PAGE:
On appeal from the Superior Court, Law Division, Camden County.
Pressler, Brody and Havey. The opinion of the court was delivered by Pressler, P.J.A.D.
Plaintiffs Michael and Terry Wimmer, husband and wife, were injured when their automobile was involved in a collision with an automobile owned by defendant Nancy Clehm and operated by defendant George W. Coombs, III. Their complaint against defendants was filed only several days before the running of the statute of limitations and by inadvertence their attorney neglected to include a claim for relief based on Mrs. Wimmer's injuries, joining her as a plaintiff only for purposes of assertion of a per quod claim arising out of her husband's injuries. After the statute of limitations had run, plaintiffs sought leave under R. 4:9-3 to file an amended complaint to assert Mrs. Wimmer's direct claim based on her own personal injuries. Defendants, on leave granted, appeal from the trial judge's order granting the motion to amend. We affirm.
The issue raised is whether, under the circumstances here, the amendment asserting a claim for Mrs. Wimmer's injuries may be permitted to relate back to the date of the filing of the original complaint in order to save the claim from the bar of the statute of limitations.
Relation back is governed by R. 4:9-3, entitled "When Amendments Relate Back" and providing in full as follows:
Whenever the claim or defense asserted in the amended pleading arose out of the conduct, transaction or occurrence set forth or attempted to be set forth in the original pleading, the amendment relates back to the date of the original pleading; but the court, in addition to its power to allow amendments may, upon terms, permit the statement of a new or different claim or defense in the pleading. An amendment changing the party against whom a claim is asserted relates back if the foregoing provision is satisfied and, within the period provided by law for commencing the action against him, the party to be brought in by amendment (1) has received such notice of the institution of the action that he will not be prejudiced in maintaining his defense on the merits, and (2) knew or should have known that, but for a mistake concerning the identity of the proper party, the action would have been brought against him.
The second sentence of this rule, added to the rule as part of the general 1969 rule revision, deals only with an amendment which adds a new party against whom an already pleaded claim is asserted. The assertion of additional claims among those who are already parties to the action is governed by the first sentence of the rule. That sentence is divided into two independent clauses. The first is a definitive and self-executing provision for relation back of those amendments stating claims which "arose out of the conduct, transaction or occurrence" set forth in the original pleading. The second clause permits, but does not compel, the court to allow, on terms, those amendments which state a "new or different claim." We thus construe the sentence in its entirety to address relation back in two separate contexts. The first is germane claims and the second is new and different claims.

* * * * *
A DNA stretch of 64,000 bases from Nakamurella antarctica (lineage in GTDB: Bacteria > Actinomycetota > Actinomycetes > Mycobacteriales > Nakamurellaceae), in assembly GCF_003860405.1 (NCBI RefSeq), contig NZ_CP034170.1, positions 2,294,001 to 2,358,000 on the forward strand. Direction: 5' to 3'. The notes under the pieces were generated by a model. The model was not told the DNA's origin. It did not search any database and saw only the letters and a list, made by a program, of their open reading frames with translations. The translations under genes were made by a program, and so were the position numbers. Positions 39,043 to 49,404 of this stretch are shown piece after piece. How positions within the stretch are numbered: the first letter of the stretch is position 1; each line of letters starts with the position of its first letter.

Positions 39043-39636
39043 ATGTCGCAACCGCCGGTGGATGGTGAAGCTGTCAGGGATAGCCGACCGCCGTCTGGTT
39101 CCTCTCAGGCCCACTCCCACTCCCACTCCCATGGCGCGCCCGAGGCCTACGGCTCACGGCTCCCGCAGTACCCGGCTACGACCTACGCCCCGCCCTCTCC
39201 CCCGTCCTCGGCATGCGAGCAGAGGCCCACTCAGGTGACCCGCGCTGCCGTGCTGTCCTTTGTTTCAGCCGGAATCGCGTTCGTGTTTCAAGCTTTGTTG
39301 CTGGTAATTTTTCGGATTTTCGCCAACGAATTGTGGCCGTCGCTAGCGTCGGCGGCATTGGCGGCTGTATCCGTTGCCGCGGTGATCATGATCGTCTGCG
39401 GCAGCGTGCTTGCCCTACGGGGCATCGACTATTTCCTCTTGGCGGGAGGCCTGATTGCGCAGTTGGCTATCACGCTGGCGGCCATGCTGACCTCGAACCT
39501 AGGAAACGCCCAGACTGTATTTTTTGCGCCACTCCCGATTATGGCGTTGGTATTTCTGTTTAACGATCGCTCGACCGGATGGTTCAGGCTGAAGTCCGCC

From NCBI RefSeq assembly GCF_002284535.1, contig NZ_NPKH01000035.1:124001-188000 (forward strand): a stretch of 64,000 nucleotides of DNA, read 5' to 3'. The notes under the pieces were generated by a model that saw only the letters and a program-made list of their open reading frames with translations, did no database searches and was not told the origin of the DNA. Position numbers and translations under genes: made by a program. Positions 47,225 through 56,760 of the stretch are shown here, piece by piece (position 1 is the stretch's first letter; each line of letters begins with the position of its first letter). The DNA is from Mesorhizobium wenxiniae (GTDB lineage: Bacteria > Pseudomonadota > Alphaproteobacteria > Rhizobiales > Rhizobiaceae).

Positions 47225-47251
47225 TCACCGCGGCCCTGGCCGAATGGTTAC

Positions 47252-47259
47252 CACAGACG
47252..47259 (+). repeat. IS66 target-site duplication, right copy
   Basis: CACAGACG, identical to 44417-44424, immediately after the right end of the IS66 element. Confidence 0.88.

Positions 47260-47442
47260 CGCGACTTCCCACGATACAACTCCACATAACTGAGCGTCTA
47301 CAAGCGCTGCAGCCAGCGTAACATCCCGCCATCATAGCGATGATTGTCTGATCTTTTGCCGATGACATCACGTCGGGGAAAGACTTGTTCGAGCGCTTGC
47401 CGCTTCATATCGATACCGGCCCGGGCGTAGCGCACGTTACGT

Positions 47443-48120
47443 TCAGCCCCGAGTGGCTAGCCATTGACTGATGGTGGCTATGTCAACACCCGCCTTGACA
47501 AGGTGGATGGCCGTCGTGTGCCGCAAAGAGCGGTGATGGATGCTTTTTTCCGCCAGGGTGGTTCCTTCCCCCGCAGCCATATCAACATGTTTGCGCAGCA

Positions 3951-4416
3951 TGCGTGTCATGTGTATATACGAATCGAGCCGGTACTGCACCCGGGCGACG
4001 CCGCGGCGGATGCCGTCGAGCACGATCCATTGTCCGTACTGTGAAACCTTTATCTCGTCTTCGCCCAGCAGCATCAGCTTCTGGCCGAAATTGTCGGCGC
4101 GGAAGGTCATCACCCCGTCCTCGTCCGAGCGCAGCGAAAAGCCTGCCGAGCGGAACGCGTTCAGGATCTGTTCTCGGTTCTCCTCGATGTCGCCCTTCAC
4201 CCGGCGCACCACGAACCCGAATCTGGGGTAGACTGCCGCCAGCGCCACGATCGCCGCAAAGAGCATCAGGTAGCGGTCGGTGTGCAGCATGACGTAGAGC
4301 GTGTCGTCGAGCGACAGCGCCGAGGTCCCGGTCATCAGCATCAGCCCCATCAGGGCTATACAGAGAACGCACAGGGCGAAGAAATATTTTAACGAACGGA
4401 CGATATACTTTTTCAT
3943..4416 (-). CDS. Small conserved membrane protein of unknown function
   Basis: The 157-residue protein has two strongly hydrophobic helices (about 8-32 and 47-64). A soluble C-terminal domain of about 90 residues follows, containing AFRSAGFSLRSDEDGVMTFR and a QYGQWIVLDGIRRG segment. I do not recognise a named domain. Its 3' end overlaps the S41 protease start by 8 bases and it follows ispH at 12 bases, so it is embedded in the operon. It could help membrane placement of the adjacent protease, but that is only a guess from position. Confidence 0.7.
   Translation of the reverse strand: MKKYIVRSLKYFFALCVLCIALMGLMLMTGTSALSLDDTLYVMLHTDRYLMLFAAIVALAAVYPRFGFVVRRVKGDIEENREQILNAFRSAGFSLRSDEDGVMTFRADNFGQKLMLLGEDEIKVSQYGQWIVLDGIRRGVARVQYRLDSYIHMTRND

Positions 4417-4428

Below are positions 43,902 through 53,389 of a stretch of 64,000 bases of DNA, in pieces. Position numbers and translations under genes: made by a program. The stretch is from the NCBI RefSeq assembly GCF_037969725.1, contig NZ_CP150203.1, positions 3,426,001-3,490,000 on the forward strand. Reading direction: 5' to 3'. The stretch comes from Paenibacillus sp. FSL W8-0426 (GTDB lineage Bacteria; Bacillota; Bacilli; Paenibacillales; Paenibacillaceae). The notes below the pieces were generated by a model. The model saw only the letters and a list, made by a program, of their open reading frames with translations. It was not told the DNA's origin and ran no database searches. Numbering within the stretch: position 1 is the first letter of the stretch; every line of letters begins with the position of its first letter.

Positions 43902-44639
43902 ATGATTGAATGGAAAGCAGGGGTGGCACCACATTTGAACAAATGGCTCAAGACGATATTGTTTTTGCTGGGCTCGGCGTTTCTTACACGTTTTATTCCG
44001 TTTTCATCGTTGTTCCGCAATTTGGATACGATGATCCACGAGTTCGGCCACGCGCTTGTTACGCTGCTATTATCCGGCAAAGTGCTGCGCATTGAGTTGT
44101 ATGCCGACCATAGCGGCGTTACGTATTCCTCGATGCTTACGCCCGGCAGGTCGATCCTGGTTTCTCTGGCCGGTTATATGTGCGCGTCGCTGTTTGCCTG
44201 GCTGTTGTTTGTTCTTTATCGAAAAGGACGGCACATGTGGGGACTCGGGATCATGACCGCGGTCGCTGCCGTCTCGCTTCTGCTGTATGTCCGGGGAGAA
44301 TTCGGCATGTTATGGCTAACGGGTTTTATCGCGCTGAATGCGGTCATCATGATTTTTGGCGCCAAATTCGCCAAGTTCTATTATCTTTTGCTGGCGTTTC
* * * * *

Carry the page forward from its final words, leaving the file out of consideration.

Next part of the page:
As we read the rule, the difference between germane claims and different claims is not in their eligibility for the relation-back consequence. Clearly, if new and different claims were not intended to have a relation-back potential at all, there would have been no reason for referring to them in this rule since the general amendment provision of R. 4:9-1 would have sufficed. In our view, therefore, the separate reference in the rule to germane claims and different claims is intended to define the right of the moving party to the benefit of relation back. If the permitted amendment asserts a germane claim, it is entitled to relation back. See Harr v. Allstate Insurance Co., 54 N.J. 287 (1969). If it states a new and different claim,
relation back is a matter within the court's discretion to be exercised as individual circumstances dictate. It is for that reason that the "on terms" proviso is included in the new and different claim provision but not in the germane claim provision. See 2 Schnitzer & Wildstein, N.J. Rules Service, AIV-401 to 404 and 1961 Supplement thereto.
In classifying a claim as germane or different for purposes of R. 4:9-3, Harr v. Allstate Insurance Co., supra, 54 N.J. at 299-300, offers the following guideline consistent with the general principle of liberal construction of the rule:
When a period of limitation has expired, it is only a distinctly new or different claim or defense that is barred. Where the amendment constitutes the same matter more fully or differently laid, or the gist of the action or the basic subject of the controversy remains the same, it should be readily allowed and the doctrine of relation back applied. * * * It should make no difference whether the original pleading sounded in tort, ...